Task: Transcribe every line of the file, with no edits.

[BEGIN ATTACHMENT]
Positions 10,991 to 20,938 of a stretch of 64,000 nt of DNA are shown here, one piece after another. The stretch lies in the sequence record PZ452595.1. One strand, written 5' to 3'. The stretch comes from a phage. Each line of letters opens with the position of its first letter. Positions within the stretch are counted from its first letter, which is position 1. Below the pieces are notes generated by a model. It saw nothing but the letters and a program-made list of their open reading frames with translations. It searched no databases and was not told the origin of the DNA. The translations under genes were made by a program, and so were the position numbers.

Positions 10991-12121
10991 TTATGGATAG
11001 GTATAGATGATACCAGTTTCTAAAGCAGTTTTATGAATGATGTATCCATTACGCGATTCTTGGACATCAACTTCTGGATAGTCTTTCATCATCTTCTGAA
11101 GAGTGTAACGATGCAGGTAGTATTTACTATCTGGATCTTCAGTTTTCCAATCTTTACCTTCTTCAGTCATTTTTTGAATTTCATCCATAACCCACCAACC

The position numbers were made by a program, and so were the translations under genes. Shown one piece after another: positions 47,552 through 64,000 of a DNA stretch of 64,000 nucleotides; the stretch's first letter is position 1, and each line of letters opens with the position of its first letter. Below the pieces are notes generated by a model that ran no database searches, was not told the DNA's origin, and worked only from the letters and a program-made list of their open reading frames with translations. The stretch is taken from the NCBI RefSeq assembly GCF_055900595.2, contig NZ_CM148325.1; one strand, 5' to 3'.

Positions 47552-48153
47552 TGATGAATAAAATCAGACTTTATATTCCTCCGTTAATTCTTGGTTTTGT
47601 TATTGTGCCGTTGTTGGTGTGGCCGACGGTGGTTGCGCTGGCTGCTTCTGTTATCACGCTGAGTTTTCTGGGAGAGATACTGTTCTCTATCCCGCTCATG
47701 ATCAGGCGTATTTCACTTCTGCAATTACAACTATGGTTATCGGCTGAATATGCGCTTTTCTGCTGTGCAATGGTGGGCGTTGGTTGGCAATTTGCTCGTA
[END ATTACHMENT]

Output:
Positions 10,991 to 20,938 of a stretch of 64,000 nt of DNA are shown here, one piece after another. The stretch lies in the sequence record PZ452595.1. One strand, written 5' to 3'. The stretch comes from a phage. Each line of letters opens with the position of its first letter. Positions within the stretch are counted from its first letter, which is position 1. Below the pieces are notes generated by a model. It saw nothing but the letters and a program-made list of their open reading frames with translations. It searched no databases and was not told the origin of the DNA. The translations under genes were made by a program, and so were the position numbers.

Positions 10991-12121
10991 TTATGGATAG
11001 GTATAGATGATACCAGTTTCTAAAGCAGTTTTATGAATGATGTATCCATTACGCGATTCTTGGACATCAACTTCTGGATAGTCTTTCATCATCTTCTGAA
11101 GAGTGTAACGATGCAGGTAGTATTTACTATCTGGATCTTCAGTTTTCCAATCTTTACCTTCTTCAGTCATTTTTTGAATTTCATCCATAACCCACCAACC

The position numbers were made by a program, and so were the translations under genes. Shown one piece after another: positions 47,552 through 64,000 of a DNA stretch of 64,000 nucleotides; the stretch's first letter is position 1, and each line of letters opens with the position of its first letter. Below the pieces are notes generated by a model that ran no database searches, was not told the DNA's origin, and worked only from the letters and a program-made list of their open reading frames with translations. The stretch is taken from the NCBI RefSeq assembly GCF_055900595.2, contig NZ_CM148325.1; one strand, 5' to 3'.

Positions 47552-48153
47552 TGATGAATAAAATCAGACTTTATATTCCTCCGTTAATTCTTGGTTTTGT
47601 TATTGTGCCGTTGTTGGTGTGGCCGACGGTGGTTGCGCTGGCTGCTTCTGTTATCACGCTGAGTTTTCTGGGAGAGATACTGTTCTCTATCCCGCTCATG
47701 ATCAGGCGTATTTCACTTCTGCAATTACAACTATGGTTATCGGCTGAATATGCGCTTTTCTGCTGTGCAATGGTGGGCGTTGGTTGGCAATTTGCTCGTA